When developing learning materials, most instructional designers and trainers rarely give much thought to how they use visual and graphic arts. Usually, they just add them as a way to turn dull text searching.
Instead, because most graphic designers and artists know well, there is a whole vocabulary and language connected with the use of visuals. This is something that is rarely included as part of conventional instructional design training. You can also look for instructional design training online.
If you are interested in learning more about the visual language, a good starting point as any is the understanding of the five instructional functions for graphics. These functional categories are as follows:
1) Visual Representation: it is used to make more concrete information. They convey information quickly and easily, reducing the need for lengthy textual explanations.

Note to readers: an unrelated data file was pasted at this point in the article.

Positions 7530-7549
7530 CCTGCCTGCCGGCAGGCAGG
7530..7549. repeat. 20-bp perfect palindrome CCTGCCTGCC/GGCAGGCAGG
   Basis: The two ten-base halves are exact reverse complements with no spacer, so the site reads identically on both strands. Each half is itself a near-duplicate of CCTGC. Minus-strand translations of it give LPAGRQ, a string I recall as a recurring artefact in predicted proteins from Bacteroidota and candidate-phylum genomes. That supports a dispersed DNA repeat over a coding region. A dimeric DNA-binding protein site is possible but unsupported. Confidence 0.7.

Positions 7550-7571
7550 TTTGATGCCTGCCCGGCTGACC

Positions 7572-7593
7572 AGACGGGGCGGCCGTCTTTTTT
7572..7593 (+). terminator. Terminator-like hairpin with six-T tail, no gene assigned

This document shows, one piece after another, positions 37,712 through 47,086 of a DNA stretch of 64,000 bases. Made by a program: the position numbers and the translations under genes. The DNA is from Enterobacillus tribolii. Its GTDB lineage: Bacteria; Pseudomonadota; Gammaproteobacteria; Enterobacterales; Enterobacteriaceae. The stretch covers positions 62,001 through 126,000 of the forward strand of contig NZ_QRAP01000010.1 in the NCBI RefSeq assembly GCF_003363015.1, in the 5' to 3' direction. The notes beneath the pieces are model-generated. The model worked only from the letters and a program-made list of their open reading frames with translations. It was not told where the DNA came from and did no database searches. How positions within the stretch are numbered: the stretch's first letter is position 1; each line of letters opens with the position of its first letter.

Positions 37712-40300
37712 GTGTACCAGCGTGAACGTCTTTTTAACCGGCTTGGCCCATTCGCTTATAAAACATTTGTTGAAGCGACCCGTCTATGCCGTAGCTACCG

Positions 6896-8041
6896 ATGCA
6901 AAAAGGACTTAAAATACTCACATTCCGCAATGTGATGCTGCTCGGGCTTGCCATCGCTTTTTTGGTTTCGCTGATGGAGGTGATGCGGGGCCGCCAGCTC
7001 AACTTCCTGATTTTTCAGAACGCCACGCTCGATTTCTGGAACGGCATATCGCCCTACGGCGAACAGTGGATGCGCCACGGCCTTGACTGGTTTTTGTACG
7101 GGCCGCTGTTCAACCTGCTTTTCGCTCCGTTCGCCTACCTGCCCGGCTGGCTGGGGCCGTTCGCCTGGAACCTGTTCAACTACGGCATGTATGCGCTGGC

2) Visual Organization: It helps students understand the structure, sequence, and hierarchy information and help people integrate it into their existing knowledge. Examples include tables, graphs, and displays that help people see the connection between the elements.
3) Visual Interpretive: It is used to help students understand difficult and ambiguous or abstract content. In general, they help make the information more understandable. Examples include system models and process diagrams.
4) Visual Transformative: It is used to make the information more memorable. They are intended to help learners thought processes. They focus on helping students understand the content of the present. Transformative visual can be a bit unconventional and because it is not often found in the study materials.
In conclusion, we have all heard the phrase "a picture is worth a thousand words", and many people accept this policy without question.